Pennsylvania’s Small Towns: The Stuff Dreams (or Books, at Least) Are Made ofApril 8, 2015
Last week, the Localist book tour took me around Pennsylvania — to Doylestown, Manayunk (in Philly) and Frenchtown (which is actually in New Jersey) in particular. I’ve been to Philly’s Old City before (and loved it — as any history geek/patriotism junkie would), but I didn’t know how many wonderful small towns were nearby.
These are towns that words like “charming,” “idyllic” and “picturesque” were created for, and they look like they came out of books like Anne of Green Gables and Little Women that I’ve loved all my life. Doylestown and Frenchtown could be (and probably are) on postcards, and Manayunk has that charm mixed in strong student/hipster appeal as well.
The bookstores I visited in the Philadelphia area were true to the character of their towns: Each was fantastically curated, had friendly staff and were filled with the kind of personal touches that make independent bookstores unique. Here are a few of my favorite things about each:
The Doylestown Bookshop has the things you’d hope to find at an independent, like a big section of staff picks and great displays of both books you’ve been planning to read and great new books you’ve never heard of. In addition to this, they’re huge — this tiny storefront masks an impressively large store filled with books and book-themed gifts. The staff here is incredible: They’re very knowledgable about books and eager to help. They were very kind to me, even giving me a mini-tour of Doylestown complete with a stop at a nearby coop that sells almost all locally grown produce. I wish I could’ve explored Doylestown all day (if you’re visiting, definitely plan for at least a few hours), but I really enjoyed the time I did have.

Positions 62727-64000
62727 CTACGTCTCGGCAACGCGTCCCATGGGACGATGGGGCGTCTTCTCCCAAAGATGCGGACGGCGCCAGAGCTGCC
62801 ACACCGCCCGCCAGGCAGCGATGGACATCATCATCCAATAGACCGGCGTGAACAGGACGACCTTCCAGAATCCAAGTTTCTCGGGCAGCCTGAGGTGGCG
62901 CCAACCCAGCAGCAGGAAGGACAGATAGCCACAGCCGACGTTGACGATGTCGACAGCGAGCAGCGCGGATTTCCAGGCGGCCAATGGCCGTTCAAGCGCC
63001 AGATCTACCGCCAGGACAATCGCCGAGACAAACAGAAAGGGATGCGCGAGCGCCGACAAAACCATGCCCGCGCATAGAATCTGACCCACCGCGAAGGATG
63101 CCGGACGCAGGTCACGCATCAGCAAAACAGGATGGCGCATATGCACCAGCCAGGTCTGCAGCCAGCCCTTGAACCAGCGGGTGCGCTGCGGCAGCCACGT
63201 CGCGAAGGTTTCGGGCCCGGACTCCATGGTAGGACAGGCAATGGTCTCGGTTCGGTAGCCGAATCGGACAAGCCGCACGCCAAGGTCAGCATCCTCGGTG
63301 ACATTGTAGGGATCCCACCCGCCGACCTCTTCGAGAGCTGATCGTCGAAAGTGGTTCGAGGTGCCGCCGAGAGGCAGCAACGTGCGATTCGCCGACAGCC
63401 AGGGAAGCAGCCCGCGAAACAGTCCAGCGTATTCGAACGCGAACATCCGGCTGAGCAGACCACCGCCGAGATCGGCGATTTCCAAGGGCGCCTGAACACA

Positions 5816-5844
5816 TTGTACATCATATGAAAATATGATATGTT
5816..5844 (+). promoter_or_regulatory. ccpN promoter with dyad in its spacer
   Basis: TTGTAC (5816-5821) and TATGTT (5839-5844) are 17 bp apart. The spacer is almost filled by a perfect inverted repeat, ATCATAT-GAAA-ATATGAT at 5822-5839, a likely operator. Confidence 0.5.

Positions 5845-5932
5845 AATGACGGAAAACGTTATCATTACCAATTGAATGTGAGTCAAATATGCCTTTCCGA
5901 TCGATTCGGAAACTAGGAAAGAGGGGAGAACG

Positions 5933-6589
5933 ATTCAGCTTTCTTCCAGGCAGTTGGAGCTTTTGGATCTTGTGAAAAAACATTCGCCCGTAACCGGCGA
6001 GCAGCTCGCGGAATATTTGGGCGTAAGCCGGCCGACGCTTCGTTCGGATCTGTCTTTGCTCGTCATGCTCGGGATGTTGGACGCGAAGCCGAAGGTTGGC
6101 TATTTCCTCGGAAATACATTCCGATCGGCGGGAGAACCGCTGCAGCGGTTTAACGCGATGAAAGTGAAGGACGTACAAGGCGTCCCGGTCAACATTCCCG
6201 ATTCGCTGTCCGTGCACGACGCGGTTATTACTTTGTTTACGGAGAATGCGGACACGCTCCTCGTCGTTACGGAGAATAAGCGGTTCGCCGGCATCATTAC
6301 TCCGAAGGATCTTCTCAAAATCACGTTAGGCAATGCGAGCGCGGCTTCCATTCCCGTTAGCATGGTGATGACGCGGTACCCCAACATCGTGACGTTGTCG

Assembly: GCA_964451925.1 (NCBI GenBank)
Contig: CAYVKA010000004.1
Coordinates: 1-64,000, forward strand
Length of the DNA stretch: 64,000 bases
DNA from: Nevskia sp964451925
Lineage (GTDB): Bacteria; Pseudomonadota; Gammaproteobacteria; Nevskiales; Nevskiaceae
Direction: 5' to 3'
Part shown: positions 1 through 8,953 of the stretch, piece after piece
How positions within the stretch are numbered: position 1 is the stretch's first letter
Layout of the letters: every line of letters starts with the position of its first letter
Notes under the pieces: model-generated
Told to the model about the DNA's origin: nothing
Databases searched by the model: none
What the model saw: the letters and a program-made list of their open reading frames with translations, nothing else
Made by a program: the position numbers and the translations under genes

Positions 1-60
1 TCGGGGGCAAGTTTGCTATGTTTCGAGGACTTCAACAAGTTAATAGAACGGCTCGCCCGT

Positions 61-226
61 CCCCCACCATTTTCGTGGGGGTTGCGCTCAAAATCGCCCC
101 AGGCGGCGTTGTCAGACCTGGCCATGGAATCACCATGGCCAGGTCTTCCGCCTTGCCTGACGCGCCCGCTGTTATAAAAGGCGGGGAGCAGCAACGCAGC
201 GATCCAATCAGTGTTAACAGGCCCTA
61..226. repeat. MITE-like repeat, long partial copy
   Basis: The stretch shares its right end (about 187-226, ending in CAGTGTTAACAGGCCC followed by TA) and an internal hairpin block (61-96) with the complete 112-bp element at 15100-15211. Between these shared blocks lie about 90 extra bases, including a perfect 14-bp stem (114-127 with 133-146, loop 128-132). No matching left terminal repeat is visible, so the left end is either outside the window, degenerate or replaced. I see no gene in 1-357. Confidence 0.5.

I’ll admit, I hoped for a signing at The Spiral Bookcase mainly because the name sounds so wonderfully bookish. I’m so glad it worked out because this shop, tucked away almost under the metro bridge in Manayunk, is packed with great books and little treasures. They carry some new books and some rare books, some children’s books and some art books as well as fiction and non-fiction. The staff set me up with a few titles to flip through during slow moments of the signing, and they chose perfectly. Before I left, I bought a stack of short stories bound up as tiny books; I’ve been reading them in moments where I have just a few minutes and then leaving them behind for someone else to find and enjoy the same way.
The Book Garden is located in a house, and you won’t forget it — the used book room is in the kitchen, and the bathroom is filled with poems tacked on the walls and the shower stall. It’s easy to feel at home here for obvious reasons, but also because the shop is a haven for books and book lovers. The stock is great and includes the kinds of titles that are fantastic but haven’t been promoted heavily, so the shop is full of little discoveries. They carry some unique titles and rare and vintage books in addition to their new ones (the book I bought is one I haven’t seen anywhere else — but it’s a gift, so I won’t reveal it yet). Oh, and Elizabeth Gilbert (who wrote Eat, Pray, Love and The Signature of All Things, as well as one of my favorite books, Last American Man) lives nearby and stops in from time to time — you might even find some of her old books in The Book Garden’s used book collection.
They say you shouldn’t judge a book by its cover, but I totally judged my bookstores by the personality and charm of their towns, and I wasn’t disappointed. (I judge books by their covers all the time, so I guess that’s not surprising.) These are truly excellent shops in towns worth planning a vacation around. I feel lucky to have visited and been honored with signings, and I hope I’ll be back.
Carrie Rollwagen is author of The Localist: Think Independent, Buy Local and Reclaim the American Dream, creator of 30 Days of Local Praise and co-founder of Church Street Coffee & Books. Find her on Instagram, Facebook and Twitter @crollwagen.